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Ramesh S/O Motilal Kale vs The State Of Maharashtra on 24 October, 2018

(Judgment) (1) Cri. Appeal No. 0854 of 2015

IN THE HIGH COURT OF JUDICATURE AT BOMBAY,
AURANGABAD BENCH, AT AURANGABAD.

Criminal Appeal No. 0854 of 2015

District : Ahmednagar

Ramesh s/o. Motilal Kale,
Age : 41 years,
Occupation : Agriculture,
R/o. Moharwadi, Kolgaon, .. Appellant
Taluka Shrigonda,
District Ahmednagar.

versus

The State of Maharashtra. .. Respondent

………..

Mr. Anil M. Gaikwad, Advocate, for the appellant.

Mrs. P.V. Diggikar, Additional Public Prosecutor,
for the respondent.
………..

CORAM : T.V. NALAWADE
SMT. VIBHA KANKANWADI,JJ.

Date of reserving
the judgment : 03rd October 2018.

Date of pronouncing
the judgment : 24th October 2018.

JUDGMENT (Per Smt. Vibha Kankanwadi, J.) :

01. Present appeal has been filed by the
original accused no.01, challenging his conviction
for the offences punishable under Section 302 and 394
of the Indian Penal Code, in Sessions Case No. 65 of

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2013, by District Judge-4 Additional Sessions
Judge, Ahmednagar, dated 21.10.2015.

02. The prosecution has come with a case, that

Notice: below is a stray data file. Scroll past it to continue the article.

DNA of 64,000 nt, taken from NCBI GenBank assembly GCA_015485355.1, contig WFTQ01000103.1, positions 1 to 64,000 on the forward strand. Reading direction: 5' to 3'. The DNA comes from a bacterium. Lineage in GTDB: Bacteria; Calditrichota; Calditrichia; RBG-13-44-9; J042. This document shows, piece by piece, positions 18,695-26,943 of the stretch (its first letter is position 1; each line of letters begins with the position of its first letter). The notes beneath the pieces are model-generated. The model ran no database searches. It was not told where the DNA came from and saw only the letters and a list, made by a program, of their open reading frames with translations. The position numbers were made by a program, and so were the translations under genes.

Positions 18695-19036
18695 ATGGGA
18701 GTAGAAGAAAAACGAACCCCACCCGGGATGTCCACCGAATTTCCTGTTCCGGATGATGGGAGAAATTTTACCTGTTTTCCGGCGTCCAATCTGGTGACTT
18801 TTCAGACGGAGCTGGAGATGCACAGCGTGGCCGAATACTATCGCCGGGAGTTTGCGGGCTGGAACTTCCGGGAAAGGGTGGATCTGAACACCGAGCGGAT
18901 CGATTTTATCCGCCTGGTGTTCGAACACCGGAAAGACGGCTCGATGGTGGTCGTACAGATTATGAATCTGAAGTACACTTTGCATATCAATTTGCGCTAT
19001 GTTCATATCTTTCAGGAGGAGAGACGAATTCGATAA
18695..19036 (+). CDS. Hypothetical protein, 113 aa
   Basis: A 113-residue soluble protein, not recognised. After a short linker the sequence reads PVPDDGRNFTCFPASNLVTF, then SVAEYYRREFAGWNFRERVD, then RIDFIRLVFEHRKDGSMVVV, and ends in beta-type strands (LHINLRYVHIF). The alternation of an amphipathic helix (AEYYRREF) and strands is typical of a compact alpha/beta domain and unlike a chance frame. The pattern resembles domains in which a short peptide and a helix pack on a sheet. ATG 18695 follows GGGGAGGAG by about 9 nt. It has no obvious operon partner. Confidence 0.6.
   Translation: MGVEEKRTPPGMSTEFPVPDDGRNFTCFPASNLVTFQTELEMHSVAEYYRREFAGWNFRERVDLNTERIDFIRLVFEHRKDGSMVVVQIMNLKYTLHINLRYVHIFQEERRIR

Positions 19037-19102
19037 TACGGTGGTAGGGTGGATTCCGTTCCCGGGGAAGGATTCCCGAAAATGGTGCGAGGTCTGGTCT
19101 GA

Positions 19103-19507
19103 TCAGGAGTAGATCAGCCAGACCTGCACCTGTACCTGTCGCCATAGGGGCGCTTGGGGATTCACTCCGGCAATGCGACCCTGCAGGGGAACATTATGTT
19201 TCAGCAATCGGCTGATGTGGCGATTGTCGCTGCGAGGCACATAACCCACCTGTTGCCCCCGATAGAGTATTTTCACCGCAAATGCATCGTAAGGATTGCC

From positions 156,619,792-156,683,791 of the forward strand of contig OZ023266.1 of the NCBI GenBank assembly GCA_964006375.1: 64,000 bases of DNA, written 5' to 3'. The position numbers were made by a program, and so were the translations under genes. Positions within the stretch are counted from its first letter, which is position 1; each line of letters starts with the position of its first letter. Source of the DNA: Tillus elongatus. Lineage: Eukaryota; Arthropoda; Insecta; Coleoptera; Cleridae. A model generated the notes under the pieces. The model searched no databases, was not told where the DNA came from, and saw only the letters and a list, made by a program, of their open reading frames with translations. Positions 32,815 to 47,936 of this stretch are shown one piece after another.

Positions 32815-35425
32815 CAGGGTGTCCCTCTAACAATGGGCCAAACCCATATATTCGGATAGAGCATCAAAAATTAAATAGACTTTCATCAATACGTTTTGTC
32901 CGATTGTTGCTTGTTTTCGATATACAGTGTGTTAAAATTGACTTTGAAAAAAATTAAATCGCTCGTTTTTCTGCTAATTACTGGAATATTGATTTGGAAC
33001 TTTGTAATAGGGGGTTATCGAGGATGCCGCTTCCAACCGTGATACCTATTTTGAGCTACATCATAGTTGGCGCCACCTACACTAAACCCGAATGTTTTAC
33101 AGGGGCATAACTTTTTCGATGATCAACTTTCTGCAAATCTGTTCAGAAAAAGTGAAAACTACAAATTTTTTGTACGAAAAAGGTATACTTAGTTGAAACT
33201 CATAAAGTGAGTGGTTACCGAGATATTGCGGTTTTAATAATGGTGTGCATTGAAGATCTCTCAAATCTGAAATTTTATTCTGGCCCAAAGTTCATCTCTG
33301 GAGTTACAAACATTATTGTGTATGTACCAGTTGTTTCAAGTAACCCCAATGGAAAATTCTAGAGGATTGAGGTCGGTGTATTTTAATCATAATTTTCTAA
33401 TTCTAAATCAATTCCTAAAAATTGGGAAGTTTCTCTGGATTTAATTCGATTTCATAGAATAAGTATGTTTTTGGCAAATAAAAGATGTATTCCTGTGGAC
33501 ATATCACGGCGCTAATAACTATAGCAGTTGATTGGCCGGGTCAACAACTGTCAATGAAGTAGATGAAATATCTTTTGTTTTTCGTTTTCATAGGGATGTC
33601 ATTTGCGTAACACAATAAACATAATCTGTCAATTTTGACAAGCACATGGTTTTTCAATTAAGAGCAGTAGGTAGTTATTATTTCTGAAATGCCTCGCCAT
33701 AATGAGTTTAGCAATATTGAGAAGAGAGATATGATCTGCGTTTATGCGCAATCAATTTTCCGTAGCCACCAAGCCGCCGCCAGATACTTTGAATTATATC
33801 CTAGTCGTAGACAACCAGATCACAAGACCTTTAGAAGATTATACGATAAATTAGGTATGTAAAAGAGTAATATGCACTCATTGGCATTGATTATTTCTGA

informant Kusum Dattatraya Vethekar (PW 02) is
resident of Ghargaon Khomne, Taluka Shrigonda,
District Ahmednagar. She used to reside with her
husband, parents-in-law, one son and one daughter.
Her husband was serving as driver with M.I.D.C.,
Ranjangaon Ganpati. He used to visit the house on
every Saturday and Sunday. Their house is situated
in the field. All of them including her husband had
taken dinner around 08.00 p.m. and watched T.V. till
11.30 p.m. on 11.11.2012. Thereafter, she and her
husband went to sleep in one room. Her son went to
sleep in the middle room. Her parents-in-law and
daughter slept in the third room. While going for
sleeping, they had locked the gate to the veranda
(Padvi) of the house. But the three doors of the
house were open. Around 01.00 a.m. of 12.11.2012,
she heard shouts of her father-in-law and, therefore,
she woke her husband up and they came out. At that
time, three thieves came near her, who were holding
iron rods. Till then, she saw that her husband was
laying down on a cot in the veranda in injured
condition. There were blood stains on his clothes.
One of the thieves asked her to give her ornament
from the neck and then he himself snatched her
Mangalsutra and also silver anklets. Two thieves

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were standing near gate. One of them went in the
room where she was sleeping. He had opened the iron
cupboard, took the things from the cupboard out.
Another thief told her that she should open another
cupboard, otherwise she should be assaulted by iron
rod. But then, he gave blow of the iron rod on her
leg. Out of fear, she went to the room where her
inlaws were sleeping. At that time, her mother-in-